Interpreting the OFAC’s reply regarding CCMCs

By Wang Jihong and Zhao Huiqi, Zhong Lun Law Firm

The Office of Foreign Assets Control (OFAC), of the US Department of the Treasury, recently published its replies to eight frequently asked questions on how to implement Executive Order No. 13959. The order made its basically clear that the US sanctions against “Communist Chinese Military Companies” (CCMCs) mainly focus on prohibiting Americans from trading in: (1) publicly traded securities of a CCMC; (2) securities that are a derivative of publicly traded securities of a CCMC; and (3) securities that are designed to provide investment exposure for publicly traded securities of a CCMC.

王霁虹, Wang Jihong, Partner, Zhonglun Law Firm
Wang Jihong
Zhong Lun Law Firm

However, the details, such as the scope of affected companies, types of securities, currencies, trading methods and regions, and whether sanctions extend to support services, are not very clear, and this needs further explanation from the OFAC. The recent published OFAC reply addressed part of the above-mentioned questions, and focuses on the following aspects.

Do the sanctions extend to subsidiaries of a CCMC?

As of 7 January 2021, the list of CCMCs under Executive Order No. 13959 includes 35 Chinese companies. The authors note that the OFAC specifically listed the name of securities issuers and securities identification codes corresponding to each CCMC in its CCMC list, updated on 22 December 2020. Trading on securities of these 35 companies has been banned since 11 January 2021.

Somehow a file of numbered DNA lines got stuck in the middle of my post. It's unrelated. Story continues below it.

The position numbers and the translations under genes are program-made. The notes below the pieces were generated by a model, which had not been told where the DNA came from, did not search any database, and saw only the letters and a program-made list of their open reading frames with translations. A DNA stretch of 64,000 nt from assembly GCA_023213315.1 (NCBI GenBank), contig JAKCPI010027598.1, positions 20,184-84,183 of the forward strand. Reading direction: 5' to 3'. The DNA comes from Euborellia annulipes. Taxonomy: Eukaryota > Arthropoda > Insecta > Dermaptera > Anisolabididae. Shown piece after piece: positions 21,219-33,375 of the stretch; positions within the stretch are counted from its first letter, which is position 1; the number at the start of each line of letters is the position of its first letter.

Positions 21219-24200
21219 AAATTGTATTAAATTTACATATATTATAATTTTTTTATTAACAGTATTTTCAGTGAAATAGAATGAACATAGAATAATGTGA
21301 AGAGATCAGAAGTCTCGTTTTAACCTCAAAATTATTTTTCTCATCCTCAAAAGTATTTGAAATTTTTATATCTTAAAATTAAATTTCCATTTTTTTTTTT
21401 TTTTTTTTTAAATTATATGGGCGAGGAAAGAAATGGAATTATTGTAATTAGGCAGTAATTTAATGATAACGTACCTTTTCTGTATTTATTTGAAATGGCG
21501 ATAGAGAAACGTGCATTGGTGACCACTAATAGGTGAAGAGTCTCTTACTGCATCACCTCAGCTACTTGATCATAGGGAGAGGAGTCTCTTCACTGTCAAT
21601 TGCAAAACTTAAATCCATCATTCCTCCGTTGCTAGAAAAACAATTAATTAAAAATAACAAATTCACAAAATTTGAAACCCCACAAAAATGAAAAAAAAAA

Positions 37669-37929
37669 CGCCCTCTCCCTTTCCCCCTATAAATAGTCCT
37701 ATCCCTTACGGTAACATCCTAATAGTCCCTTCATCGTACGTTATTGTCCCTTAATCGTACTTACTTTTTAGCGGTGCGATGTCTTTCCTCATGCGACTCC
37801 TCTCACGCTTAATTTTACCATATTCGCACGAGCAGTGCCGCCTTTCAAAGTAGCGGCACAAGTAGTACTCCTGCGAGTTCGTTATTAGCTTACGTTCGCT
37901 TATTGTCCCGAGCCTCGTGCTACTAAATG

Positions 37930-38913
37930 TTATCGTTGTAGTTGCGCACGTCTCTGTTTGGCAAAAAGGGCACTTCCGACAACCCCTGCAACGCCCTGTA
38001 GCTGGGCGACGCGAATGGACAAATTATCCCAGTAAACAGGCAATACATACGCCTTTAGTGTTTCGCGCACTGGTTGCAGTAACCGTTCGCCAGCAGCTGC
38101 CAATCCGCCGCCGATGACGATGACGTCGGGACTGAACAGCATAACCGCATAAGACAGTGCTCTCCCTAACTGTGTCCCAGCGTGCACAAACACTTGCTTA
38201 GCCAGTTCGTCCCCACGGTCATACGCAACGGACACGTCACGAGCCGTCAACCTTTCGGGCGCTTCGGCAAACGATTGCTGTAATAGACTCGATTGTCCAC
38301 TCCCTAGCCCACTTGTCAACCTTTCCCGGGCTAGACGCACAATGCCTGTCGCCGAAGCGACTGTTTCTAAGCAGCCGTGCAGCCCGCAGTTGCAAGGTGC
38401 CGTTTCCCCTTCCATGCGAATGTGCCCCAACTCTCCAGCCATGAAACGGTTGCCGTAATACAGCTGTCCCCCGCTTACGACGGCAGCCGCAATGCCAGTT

As to whether the subsidiaries of these companies are also included in the scope of sanctions, according to the OFAC reply, it intends to include all the subsidiaries that meet the following conditions in the list to be published: (1) those that have issued publicly traded securities; and (2) entities of which 50% or more interests are directly or indirectly held by a CCMC under Executive Order No. 13959, or that are controlled by these companies.

Trading on securities of these subsidiaries will also be prohibited as of the 60th day after the subsidiaries are included in the OFAC’s list to be published. In addition, it is worth noting that the OFAC reply also pointed out that subsidiaries with names exactly or closely matching the names in the CCMC list published at present were also the targets of sanctions under the current CCMC list, and clearly pointed out that the current targets of sanctions included China Mobile, China Unicom and China Telecom, which are traded on the New York Stock Exchange.

According to the OFAC reply, it is the authors’ understanding that, considering that the companies on the CCMC list at present are mostly group companies of central state-owned enterprises or local state-owned enterprises in China, the sanctions under Executive Order No. 13959 in the future may extend to all members with publicly traded securities affiliated with these group companies.

Moreover, the expression “closely match” in the OFAC reply are vague, which may directly include the current listed entities under the central state-owned enterprises or local state-owned enterprise groups. Considering the complexity of securities trading, it is suggested that the group companies on the CCMC list sort out in advance their members that may be affected, and evaluate the proportion and importance of US capital in related securities. For securities with a high proportion of US capital, it is necessary to prepare countermeasures in advance to avoid the risk of market fluctuation caused by centralised withdrawals of US capital at that time.